SPORT AND SOCIETY FOR ARETE
by Richard C. Crepeau
NOVEMBER 10, 2013 archive
Did anyone notice that October was National Bullying Prevention Month? Apparently the Miami Dolphins did not get the memo.
The focus of the National Bullying Prevention Center is on children. Perhaps it should add the phrase "of all ages," as clearly those involved in the culture of the NFL locker room, and indeed locker rooms across the landscape of sport, fall into the "juvenile" category. One of the slogans of the campaign is: "Bullying can be prevented if we all work together to change the culture." That seems to be true, given that for the last ten days or so we have heard all sorts of comments about the "culture of the locker room" and the "culture of the NFL," as in "you out there don't get it." I confess, I don't get it, and I hope I never do.
Bullying has been in sport and in society for a very long time. It is seen in isolation, but more often it is seen as part of the process, or an extension of the process, of hazing. As a ritual of group acceptance, hazing too has been around a long time. In sport hazing is very common and certainly excessive hazing, a close cousin of bullying, has been an ongoing problem in sport.
Over a decade ago I wrote about hazing at the University of Vermont where members of the hockey team took part in what was called an "elephant walk." It involved team members in a single file naked procession grasping the penis of the young man directly behind them. About the same time at a Connecticut high school a member of the wrestling team was hog-tied, slammed into a wall, stuffed into a locker, and then had a plastic knife forced into his rectum by teammates.
The justification for this sort of behavior is always the same. It is about the camaraderie of the team, it fosters togetherness, and it is about being a man. In fact it is about the immaturity of adolescents, the perpetuation and justification of infantile behavior and it postpones the need to enter into the state of being a man.
The basics of this incident are fairly simple. Over the past year plus, Jonathon Martin has been a member of the Miami Dolphins. He is a 300-pound offensive lineman and a Stanford graduate. Also during that time it is alleged that Richie Incognito, another 300-pound offensive lineman, has been bullying Martin. Martin left the team after an apparent hazing incident. Martin's lawyer has issued a strong statement. The details of all of this are in dispute and are being investigated on behalf of the Commissioner of the NFL.
Since all this hit the public press there has been a tsunami of comment from nearly everyone on the planet who ever knew of the existence of the National Football League. The most interesting have been the comments coming out of the Miami locker room and from current and former NFL players and coaches.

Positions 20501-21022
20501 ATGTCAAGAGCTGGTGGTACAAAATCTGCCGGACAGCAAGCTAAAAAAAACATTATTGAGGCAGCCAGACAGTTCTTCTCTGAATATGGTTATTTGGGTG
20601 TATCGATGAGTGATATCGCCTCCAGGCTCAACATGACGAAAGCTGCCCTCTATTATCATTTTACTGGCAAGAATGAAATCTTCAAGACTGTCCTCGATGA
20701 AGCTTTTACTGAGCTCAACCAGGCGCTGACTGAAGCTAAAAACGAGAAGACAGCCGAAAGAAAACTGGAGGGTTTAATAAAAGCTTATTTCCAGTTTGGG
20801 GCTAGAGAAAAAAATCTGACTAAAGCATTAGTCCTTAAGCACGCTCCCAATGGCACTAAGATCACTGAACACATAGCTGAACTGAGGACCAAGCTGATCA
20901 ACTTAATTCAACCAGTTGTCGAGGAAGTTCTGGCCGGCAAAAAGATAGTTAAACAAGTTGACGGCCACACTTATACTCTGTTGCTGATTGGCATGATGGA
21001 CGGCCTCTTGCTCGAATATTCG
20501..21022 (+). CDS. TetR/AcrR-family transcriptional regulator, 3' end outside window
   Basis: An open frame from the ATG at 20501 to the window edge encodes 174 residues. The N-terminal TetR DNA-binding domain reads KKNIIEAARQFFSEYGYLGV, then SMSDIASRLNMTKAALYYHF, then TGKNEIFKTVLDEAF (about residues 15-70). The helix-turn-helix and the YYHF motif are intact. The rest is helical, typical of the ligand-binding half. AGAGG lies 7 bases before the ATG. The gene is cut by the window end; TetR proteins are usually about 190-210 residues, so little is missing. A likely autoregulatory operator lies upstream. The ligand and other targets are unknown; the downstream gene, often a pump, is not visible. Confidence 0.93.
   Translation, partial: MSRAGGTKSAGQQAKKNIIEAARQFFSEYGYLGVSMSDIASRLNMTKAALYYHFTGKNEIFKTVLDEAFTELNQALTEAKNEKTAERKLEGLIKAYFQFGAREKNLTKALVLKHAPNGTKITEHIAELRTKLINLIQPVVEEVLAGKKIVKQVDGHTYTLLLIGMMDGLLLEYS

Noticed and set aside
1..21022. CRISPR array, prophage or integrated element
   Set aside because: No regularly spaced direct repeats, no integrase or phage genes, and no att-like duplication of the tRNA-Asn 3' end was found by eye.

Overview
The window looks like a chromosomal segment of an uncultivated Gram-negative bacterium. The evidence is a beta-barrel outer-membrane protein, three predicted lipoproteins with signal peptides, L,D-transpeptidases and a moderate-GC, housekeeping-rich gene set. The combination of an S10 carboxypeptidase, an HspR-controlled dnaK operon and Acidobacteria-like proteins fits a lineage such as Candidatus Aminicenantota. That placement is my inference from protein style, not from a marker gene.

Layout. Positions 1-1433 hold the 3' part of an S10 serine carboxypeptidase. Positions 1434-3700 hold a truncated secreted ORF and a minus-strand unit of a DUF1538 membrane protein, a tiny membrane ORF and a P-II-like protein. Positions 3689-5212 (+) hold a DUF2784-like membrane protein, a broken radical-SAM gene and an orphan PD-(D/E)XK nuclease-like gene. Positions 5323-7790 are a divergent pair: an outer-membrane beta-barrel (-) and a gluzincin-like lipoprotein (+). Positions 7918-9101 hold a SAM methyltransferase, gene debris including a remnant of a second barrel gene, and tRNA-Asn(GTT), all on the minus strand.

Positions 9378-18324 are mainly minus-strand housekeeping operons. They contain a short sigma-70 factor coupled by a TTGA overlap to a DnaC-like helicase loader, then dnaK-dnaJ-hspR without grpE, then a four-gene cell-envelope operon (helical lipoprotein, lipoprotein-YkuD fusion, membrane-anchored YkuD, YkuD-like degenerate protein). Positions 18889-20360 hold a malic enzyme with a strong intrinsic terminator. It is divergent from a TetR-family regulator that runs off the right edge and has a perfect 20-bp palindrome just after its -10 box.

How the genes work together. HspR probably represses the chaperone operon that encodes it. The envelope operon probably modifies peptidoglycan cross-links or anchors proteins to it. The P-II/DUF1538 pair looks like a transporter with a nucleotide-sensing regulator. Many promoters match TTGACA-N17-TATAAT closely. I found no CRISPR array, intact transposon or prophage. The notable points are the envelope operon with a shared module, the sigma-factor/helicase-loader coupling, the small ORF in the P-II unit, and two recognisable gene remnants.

As the interviews and sound-bites accumulate on this subject a number of themes have emerged. There has been a lot said about being a man and about what a real man should or should not do in this situation. Few have suggested that Martin's choice to leave the team was the right one. Many have indicated that a real man would have confronted the bully physically. Violence or the threat of violence seems to be the preferred solution.
Martin, it is suggested, is soft. He couldn't take it and couldn't react to it in the same manner as it was delivered. Martin's intellectual achievements and his quiet demeanor have all been noted as negatives. Richie Incognito, however, is a fun guy, very physical and aggressive, tough, both physically and mentally, and the kind of guy who you want to have your back. He is also the kind of guy you want playing the line in the NFL where physicality and aggression are premium qualities in the violent sport of football.
Some coaches have said that although Incognito's behavior is over the line, still they would prefer his type on the line rather than someone who is soft. The fact that Incognito has been moved on and off teams because of his behavior would indicate that many football coaches at both the college and NFL levels found his aggressive physical qualities and his attitude a potential plus for their team.
Other players have been quoted about the negatives associated with Incognito, describing a player out of control who goes way over the line. Some have noted that his actions on the field have contributed to team losses. Bill Polian, former GM of the Indianapolis Colts, said that the Colts refused to draft Incognito because of his character, and instead chose linemen of quality character and intellect.
Violence and aggression have now emerged as two very important components of the current crisis facing the NFL because it is clear that these qualities also contribute to the crisis over concussions. To remove too much of the violence from the game of football would be to risk dampening its appeal.
As to bullying and hazing, these are clearly a subset of the violence and the aggressive culture of football. They are also an extension of juvenile and adolescent behavior. To be a man is to move out of the juvenile and adolescent world, into a world of responsibility where character still has some meaning. There is a reason that hazing is illegal in all but six states.
If there is a serious interest in removing bullying from this society, then the practice of hazing must be halted or severely muted at all levels of sport, and our role models in elite sport must be held to adult standards of behavior.
This is where the discussion about bullying, hazing, violence and manhood must begin.
On Sport and Society this is Dick Crepeau reminding you that you don't have to be a good sport to be a bad loser.